Widmyer Elementary focuses on children’s success & parent involvement
Widmyer Elementary Principal Rick Weber and Assistant Principal Ginny Molnar told the Morgan County School Board about the school’s successful format during their local school improvement council presentation at their May 1 meeting.
The pair greets children and staff every school morning beginning at 7 a.m. Back to School Night is the Friday before school starts and is a fun night with 300 to 500 people attending, Molnar said. Their Kindergarten Jamboree in the Park was also a big hit with families.
Attendance at parent teacher conferences was high. They also touched base with over 100 parents by phone so every parent received an update on their child, Weber said. Many stay in daily contact with teachers about their child’s progress.
Principal Rick Weber noted that parent involvement was the foundation for student success. Their school formula was parents + teachers = successful kids.
Parent involvement activities included a hay ride, the annual fall Parade of Characters, Dr. Seuss’ Birthday, Read to Me Night, a used book fair, Food Lion Math nights, Fun Night, the spaghetti dinner, Math Field Day and the Valentine’s Day celebration.
Every child is nominated for a Star of the Week award and on any given Friday 20 to 25 family members join the winners for lunch. School satisfaction surveys showed that parents were happy with the school.
They had done classroom snapshots of student engagement in lessons. Staff looked at the data and went over areas needing improvement with teachers.
Assessment data showed the need for oral reading fluency, small group instruction, written language across the curriculum and concentration on math computation, problem solving and story problems. Story problems were a big part of WESTEST exams, Molnar said.
Weber said kids needed to do math calculations and work on number identification. Molnar said they were focusing on small group instruction instead of whole group instruction. They can’t do one size fits all teaching or they’ll lose one-third of the kids, she said.
Staff Development was needed in literacy centers, small group instruction and differentiated learning. A summer academy for teachers would focus on these areas.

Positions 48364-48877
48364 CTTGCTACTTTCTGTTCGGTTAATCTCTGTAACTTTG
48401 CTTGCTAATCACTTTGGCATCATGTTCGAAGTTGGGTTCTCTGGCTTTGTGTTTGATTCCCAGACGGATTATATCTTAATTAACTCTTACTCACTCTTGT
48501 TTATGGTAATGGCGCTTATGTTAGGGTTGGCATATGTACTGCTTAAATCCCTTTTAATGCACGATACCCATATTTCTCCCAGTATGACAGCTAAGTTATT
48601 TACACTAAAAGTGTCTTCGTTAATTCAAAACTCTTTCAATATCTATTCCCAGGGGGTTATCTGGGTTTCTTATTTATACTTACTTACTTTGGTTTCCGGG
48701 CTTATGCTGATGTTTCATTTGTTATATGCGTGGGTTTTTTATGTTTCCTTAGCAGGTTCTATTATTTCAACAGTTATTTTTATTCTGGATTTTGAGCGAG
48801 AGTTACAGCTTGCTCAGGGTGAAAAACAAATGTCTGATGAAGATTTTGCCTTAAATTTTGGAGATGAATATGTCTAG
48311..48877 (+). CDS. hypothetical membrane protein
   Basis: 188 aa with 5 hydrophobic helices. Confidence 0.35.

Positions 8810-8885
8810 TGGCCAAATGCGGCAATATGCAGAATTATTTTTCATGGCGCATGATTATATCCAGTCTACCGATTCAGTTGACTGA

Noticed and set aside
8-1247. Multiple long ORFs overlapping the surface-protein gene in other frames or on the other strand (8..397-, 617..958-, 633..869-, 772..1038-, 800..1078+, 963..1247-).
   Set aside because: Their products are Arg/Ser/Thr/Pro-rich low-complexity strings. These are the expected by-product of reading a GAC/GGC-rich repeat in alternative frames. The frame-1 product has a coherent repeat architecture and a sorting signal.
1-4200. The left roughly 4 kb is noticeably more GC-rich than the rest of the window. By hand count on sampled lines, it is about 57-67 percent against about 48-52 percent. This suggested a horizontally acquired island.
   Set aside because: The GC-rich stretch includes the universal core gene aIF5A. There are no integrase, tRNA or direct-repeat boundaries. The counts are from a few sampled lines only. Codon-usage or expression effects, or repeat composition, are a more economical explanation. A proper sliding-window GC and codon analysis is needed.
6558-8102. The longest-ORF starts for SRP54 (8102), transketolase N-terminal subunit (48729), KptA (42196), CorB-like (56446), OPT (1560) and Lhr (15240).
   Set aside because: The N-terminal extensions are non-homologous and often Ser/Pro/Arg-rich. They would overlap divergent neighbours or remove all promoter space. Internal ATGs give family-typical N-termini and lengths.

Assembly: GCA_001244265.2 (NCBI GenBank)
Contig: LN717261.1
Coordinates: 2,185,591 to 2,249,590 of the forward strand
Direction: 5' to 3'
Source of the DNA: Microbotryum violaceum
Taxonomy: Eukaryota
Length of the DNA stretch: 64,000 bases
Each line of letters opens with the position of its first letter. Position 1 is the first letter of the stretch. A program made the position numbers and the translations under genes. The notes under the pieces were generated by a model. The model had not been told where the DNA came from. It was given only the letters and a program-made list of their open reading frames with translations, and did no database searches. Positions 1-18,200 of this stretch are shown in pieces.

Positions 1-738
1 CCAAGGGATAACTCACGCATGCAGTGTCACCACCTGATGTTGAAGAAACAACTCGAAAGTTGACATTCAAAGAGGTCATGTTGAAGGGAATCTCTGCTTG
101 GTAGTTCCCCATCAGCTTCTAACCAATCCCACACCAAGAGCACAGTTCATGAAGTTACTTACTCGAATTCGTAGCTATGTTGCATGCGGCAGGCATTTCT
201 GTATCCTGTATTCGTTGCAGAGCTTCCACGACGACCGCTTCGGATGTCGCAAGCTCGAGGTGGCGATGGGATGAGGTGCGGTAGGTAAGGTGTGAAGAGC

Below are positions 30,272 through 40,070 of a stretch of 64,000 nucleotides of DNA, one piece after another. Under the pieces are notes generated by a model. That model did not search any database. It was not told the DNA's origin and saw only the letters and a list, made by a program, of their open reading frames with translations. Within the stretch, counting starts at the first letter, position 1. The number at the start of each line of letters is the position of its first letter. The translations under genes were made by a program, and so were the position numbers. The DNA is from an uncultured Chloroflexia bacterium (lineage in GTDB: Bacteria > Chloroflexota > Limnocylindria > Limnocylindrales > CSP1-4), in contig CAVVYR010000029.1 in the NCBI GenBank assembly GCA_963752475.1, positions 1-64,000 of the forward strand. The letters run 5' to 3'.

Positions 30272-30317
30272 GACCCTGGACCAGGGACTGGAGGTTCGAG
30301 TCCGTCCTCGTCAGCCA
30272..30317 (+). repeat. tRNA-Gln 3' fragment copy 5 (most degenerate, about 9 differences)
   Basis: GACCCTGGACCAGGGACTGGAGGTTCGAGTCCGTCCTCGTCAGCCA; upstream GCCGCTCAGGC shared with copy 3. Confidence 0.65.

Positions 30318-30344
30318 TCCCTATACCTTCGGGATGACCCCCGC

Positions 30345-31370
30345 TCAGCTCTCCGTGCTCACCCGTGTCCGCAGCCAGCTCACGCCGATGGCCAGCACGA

Every child learns in a different fashion, Weber said. Two things kids need is 1) to read out loud daily with checks for comprehension and 2) math computation and learning number sense and basic addition.
The school now has three computer labs, with one each being dedicated for reading, math and writing. Every class gets to use each lab at least once a week, Molnar said.
They also implemented Tech Steps for grades K-2 and West Virginia Writes for the second grade. Kindergartners need computer skills, Weber said.
Kindergarten registration was changed to an appointment schedule this year and went smoothly.
Attendance had increased to 98.4% this year. The percentage of students eligible for free and reduced school meals was up to 68% from 40% or so four years ago, Molnar said.
Weber said the school was a safe zone where kids got two good meals a day. Some families were living with worries about whether they’d have food on the table or would the electric be shut off, Molnar noted.
Their canned food drive helped more than 30 families, Molnar said. The used book fair gets books in every child’s hands by the end of the year.
The Too Good for Drugs curriculum is used weekly as part of their developmental guidance program. They could use more counseling time, Weber said. Guidance Counselor Becky Davisson’s position is .4 counseling and .6 music teacher.
He and Molnar fulfill some of the counseling needs. Weber said he hugs 300 kids a morning. For some, that’s the only hug they get that day.
Staff needed time to develop thematic units for science, social studies and health. Weber also asked for an iPad lab for students and one iPad per teacher. During a recent trip to Alaska, he discovered that kids there were using iPads for school research.
“If I can use one, anyone can,” Weber said of the technology.
Facility needs were a solid access surface that connected to the track, new cafeteria tables, retiling the cafeteria, furniture for the seventh second grade classroom and awnings for the bus loop and front entrance so kids don’t get soaked in the rain.
School board member Larry Omps said he was amazed how much excitement and enthusiasm Weber and Molnar still had about teaching students.
“They will remember Tweedledee and Tweedledum 20 years from now and that we wore pajamas to school,” Molnar said.
Proud of school, staff
Weber said he couldn’t be more proud of what they do with kids and parents. People that have never visited the school before are impressed with the school climate, how prepared they are and how they greet kids and people in the morning.
In the past three years, they’ve tightened up scheduling and enhanced what they do academically and with technology.
“We couldn’t do it without a good staff that worked together for kids,” he said.